The coronation of a British sovereign is a unique moment in every sense, and also in terms of display of jewels. In no other ceremony worldwide there is such a display of jewels and long gala dresses. The scenes at Westminster Abbey, with the Peeresses of the Kingdom going up the nave with their crimson trimmed with ermine (a lifetime occasion for many to wear the formal peerage clothing) were the most awesome sight that could be imagined. Most of the Peeresses as well as all the British and foreign princesses wore their most magnificent jewels to match the splendour of the ceremony.
Her Majesty Queen Elizabeth II, on her arrival to the Abbey, wore King George IV State Diadem, a splendid piece of jewellery which had been a favourite to Queen Victoria and would become a favourite for Queen Elizabeth in the future. Her mother, Queen Elizabeth the Queen Mother, wore the circlet of the platinum crown created for her in 1937, for the Coronation. The Queen Mother did not wear the arches of the crown, though. HRH the Princess Margaret wore the Small Diamond Scroll Tiara, which belonged to her mother.
This magnificent, elegant and sober crown of diamonds mounted in platinum was created in 1937 for HM Queen Elizabeth, when she was crowned as consort of King George VI. As Queen Mary had done in 1937, the new Queen Mother only wore the circlet of her crown without the arches at the Coronation of her daughter, Queen Elizabeth II. On the front of the Queen Mother’s Crown, and also on the front of the circlet as she wore it, is set the splendid and historic Koh-I-noor diamond.
Beautiful picture of HRH the Countess of Barcelona (born Princess of Borbón-Two Sicilies and consort to the Head of the Spanish Royal Family, HRH the Count of Barcelona), made on the day of the Coronation. She wears the splendid Fleur-de-lys Tiara, ordered by King Alfonso XIII to his bride, Princess Victoria Eugenia of Battemberg, born a British Princess. According to the late Countess of Barcelona, this was the only time that she wore this historic tiara, the most important of the Spanish royal collection.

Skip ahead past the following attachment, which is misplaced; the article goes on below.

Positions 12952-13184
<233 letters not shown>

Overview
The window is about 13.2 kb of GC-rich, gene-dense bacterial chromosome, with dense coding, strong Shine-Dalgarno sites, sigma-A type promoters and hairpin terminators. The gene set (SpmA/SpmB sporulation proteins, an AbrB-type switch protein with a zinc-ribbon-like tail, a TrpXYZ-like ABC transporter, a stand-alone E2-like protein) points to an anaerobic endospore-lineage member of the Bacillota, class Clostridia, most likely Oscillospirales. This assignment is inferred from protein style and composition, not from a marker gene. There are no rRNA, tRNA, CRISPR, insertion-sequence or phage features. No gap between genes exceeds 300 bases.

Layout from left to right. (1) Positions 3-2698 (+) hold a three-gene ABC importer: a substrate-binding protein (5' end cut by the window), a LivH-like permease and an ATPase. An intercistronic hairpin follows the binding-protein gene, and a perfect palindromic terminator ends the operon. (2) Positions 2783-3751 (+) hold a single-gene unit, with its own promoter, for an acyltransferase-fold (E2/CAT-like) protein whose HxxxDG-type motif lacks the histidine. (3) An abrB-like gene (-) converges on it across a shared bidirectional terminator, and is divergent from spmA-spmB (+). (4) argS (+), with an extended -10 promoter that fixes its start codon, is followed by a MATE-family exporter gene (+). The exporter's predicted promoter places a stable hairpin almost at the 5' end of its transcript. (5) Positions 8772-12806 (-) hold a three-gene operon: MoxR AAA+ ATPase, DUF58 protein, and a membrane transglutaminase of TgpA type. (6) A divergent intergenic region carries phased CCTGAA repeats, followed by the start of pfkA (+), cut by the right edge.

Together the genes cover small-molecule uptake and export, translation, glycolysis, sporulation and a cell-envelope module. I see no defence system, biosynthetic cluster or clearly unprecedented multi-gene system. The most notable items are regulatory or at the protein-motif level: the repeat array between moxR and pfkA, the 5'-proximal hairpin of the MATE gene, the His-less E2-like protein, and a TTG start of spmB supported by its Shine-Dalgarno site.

HRH the Crown Princess Märtha of Norway, born Princess of Sweden wore the impressive tiara of diamonds and emeralds which is said to have belonged to Empress Josephine of France and passed on to the Swedish Royal Family through the granddaughter of the Empress, Queen Josephine of Sweden.
HRH the Duchess of Gloucester, born Lady Alice Montagu-Douglas-Scott, daughter of the Duke of Buccleuch and Queensbury, wears the tiara given to her by her mother-in-law, HM Queen Mary. The diamond tiara is decorated with a graduated frieze of stylised honeysuckle.
The elegant and regal Princess Marina, Duchess of Kent, born a Princess of Greece and Denmark, wore the same jewels she had worn to the Coronation of her brother-in-law, King George VI, in 1937. The tiara, made in the beginning of the 20th century, is arranged as a series of graduated pinnacles of diamonds, each surmounted by a pearl, with a gallery of pearls below.
Princess Marie Louise – seen on the middle of the picture, in the front of the Prince of Ličge – was a granddaughter of Queen Victoria who had been briefly married to the Duke of Anhalt and had had her marriage annulled; she lived through six British reigns: Queen Victoria, King Edward VII, King George V, King Edward VIII, King George VI and Queen Elizabeth II. She owned an impressive jewel collection, which included this impressive elaborate Cartier tiara in Indian style: it is set with diamonds, pearls and sapphires.
Even if she owned impressive jewels, Lady Churchill, apparently decided that none of those was fit for the Coronation. In the picture she is seen leaving Downing Street on the morning of the Coronation in her robes of Dame of the Order of the British Empire. She wears an elegant Cartier tiara that was made for her friend Adele, the American wife of the seventh Earl of Essex, who had died in 1922.